Definition of excitation in English:

excitation

Line breaks: ex¦ci|ta¦tion
Pronunciation: /ˌɛksɪˈteɪʃ(ə)n
 
/

noun

[mass noun]
1 technical The application of energy to something, in particular:
More example sentences
  • Pyrethroids attack the nervous system of insects, provoking excitation, paralysis and death.
  • The increased density ends up requiring more energy for the same amount of excitation that would lead to the boiling of the water.
1.1 Physics The process in which an atom or other particle adopts a higher energy state when energy is supplied: thermal excitation
More example sentences
  • Simplified model fitting of the experimental data enabled to evaluate the spectroscopic parameters characterizing excitation and photoionization processes.
  • In the Rydberg system, instead of shrinking the lattice constant to make the atoms overlap, you can simply increase the size of the atom by increasing its excitation.
  • Made up of small numbers of gold or silver atoms, the nanoclusters are strongly fluorescent and have narrow excitation and emission spectra.
1.2 Physiology The state of enhanced activity of a cell, organism, or tissue which results from its stimulation: these neurotransmitters can produce excitation or inhibition
More example sentences
  • One of the photointermediates interacts with the G protein, resulting in the electrical excitation of a photoreceptor cell.
  • This occurs at chemical synapses when neurotransmitters are released from the presynaptic neuron and produce excitation or inhibition of the postsynaptic cell.
  • In others, such as those controlling the diameter of a large blood vessel, excitation is by neurotransmitters released from autonomic nerve endings close to the cells, but not with structured synapses.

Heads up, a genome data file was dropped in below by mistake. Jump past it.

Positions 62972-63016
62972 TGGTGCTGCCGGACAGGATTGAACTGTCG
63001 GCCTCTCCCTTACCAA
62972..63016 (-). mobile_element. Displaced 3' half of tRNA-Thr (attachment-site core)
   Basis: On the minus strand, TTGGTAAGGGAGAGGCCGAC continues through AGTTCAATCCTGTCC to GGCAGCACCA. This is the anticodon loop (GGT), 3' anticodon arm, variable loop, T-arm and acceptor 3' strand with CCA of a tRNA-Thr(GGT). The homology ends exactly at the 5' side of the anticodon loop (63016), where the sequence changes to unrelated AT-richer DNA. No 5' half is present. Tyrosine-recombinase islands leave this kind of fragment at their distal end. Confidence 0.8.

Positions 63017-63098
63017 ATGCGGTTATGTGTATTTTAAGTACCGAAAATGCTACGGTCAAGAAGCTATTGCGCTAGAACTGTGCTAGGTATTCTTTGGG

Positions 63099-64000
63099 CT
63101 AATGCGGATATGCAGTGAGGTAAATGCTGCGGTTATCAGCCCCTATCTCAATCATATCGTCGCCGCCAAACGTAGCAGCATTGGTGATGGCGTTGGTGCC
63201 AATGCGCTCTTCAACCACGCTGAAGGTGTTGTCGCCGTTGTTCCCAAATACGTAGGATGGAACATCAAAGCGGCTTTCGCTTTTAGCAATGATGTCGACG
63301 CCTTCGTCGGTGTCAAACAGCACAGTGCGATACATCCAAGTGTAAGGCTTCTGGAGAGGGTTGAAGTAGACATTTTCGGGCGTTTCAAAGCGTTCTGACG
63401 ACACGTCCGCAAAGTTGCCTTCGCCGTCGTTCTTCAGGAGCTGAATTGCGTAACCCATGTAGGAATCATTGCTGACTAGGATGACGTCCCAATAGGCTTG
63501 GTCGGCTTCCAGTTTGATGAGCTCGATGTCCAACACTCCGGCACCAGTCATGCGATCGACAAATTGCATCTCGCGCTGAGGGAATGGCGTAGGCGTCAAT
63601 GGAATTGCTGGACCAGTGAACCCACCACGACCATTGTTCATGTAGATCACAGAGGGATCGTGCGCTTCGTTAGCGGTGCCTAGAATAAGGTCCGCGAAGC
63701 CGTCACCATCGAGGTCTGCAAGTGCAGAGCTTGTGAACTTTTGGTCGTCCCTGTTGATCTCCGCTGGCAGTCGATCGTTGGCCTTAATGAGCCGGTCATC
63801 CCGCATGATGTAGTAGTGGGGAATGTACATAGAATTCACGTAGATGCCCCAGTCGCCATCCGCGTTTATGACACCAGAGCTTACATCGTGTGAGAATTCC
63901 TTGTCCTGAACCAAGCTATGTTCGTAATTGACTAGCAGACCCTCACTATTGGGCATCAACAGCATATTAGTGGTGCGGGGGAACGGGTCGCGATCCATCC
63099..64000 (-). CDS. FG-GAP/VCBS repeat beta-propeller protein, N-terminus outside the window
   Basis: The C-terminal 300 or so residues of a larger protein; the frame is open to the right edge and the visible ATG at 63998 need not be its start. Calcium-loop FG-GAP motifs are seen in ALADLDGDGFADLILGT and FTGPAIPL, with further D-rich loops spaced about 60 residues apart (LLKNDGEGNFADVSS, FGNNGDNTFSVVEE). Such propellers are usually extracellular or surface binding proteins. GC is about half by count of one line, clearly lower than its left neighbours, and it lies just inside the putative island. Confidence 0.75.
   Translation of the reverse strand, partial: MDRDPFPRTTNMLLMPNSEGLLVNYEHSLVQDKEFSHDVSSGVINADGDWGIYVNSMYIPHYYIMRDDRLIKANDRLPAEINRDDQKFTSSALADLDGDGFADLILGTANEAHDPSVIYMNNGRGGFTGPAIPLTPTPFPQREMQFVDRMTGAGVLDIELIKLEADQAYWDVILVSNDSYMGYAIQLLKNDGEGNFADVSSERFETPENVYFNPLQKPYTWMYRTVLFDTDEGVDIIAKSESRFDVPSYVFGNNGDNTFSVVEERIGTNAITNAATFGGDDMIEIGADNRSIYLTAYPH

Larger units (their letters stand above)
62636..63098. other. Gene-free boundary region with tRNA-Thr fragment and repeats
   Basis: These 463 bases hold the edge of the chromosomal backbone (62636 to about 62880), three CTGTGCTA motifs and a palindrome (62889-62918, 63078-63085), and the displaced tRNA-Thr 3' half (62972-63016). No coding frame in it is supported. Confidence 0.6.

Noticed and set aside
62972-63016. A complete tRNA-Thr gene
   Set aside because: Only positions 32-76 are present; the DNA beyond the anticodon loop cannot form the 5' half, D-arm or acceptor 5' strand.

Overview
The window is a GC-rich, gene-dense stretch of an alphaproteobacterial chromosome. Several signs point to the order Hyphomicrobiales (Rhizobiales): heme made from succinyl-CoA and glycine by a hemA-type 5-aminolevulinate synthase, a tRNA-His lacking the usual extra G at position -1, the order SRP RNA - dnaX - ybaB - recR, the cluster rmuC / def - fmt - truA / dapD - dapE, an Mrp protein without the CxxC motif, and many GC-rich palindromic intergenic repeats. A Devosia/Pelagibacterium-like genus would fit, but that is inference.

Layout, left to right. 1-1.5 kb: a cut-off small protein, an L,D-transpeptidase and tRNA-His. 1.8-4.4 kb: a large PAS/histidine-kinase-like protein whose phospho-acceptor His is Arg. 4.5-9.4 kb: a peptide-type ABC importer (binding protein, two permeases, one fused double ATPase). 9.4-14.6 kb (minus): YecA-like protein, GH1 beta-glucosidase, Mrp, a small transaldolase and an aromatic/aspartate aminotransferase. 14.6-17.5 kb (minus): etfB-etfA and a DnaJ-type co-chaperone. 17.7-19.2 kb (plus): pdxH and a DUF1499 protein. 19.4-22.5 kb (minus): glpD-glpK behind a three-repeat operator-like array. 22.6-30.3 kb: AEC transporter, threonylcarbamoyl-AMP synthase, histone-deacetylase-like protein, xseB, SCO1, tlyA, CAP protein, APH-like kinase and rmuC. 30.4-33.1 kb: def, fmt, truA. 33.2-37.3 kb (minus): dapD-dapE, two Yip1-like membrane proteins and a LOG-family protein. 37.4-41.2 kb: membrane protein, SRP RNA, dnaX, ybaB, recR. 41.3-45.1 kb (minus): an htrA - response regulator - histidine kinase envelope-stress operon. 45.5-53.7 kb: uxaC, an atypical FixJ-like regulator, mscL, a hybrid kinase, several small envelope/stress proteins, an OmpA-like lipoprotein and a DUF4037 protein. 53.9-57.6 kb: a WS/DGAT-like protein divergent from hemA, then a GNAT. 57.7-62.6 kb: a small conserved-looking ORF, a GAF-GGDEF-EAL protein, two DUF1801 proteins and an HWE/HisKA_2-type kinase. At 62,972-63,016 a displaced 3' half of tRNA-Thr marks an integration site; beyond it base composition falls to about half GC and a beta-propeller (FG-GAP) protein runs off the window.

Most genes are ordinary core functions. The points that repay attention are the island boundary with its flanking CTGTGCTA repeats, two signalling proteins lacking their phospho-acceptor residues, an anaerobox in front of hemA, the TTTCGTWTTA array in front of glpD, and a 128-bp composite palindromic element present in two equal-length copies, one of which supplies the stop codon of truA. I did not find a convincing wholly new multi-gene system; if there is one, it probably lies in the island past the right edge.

1.3The application of current to the winding of an electromagnet to produce a magnetic field: continuous rotation of the motor by sequential excitation of the phase windings [as modifier]: two parallel coils with opposing excitation windings
More example sentences
  • A barrier valve including an armature, longitudinally movable toward a pole core by excitation of an electrical winding.
  • Theoretical models based on current injection membranes predict that excitation will occur for currents of all strengths once a threshold is exceeded.
  • We can readily observe resonant behavior of MCs using excitation in alternated electric, electromagnetic, or acoustic fields.
1.4The application of a signal voltage to the control electrode of an electron tube or the base of a transistor.
More example sentences
  • The photovoltaic signal continues to rise for 4.5 ps after excitation, and the voltage profile corresponds well with the population dynamics of the K state.
  • From analyzing the recorded signal, both the excitation and response of the ground are obtained simultaneously.
2The action of exciting or the state of being excited; excitement: a state of sexual excitation
More example sentences
  • In general, this study's results suggest the woman's consent, or lack thereof, influenced the predictive utility of both sexual excitation and attraction to sexual aggression.
  • Males have a lower threshold for sexual excitation, tend to perceive people and relationships in a more sexualized manner, and are more likely to interpret a variety of stimuli as signals of sexual intent.
  • Only when a man engages in too close an association with young males who are either the object of sexual excitation or could easily lead to it do questions like these prove important in retrospect.

Origin

late Middle English: from Old French, from late Latin excitatio(n-), from excitare 'rouse, call forth' (see excite).

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Word of the day anomalous
Pronunciation: əˈnämələs
adjective
deviating from what is standard, normal, or expected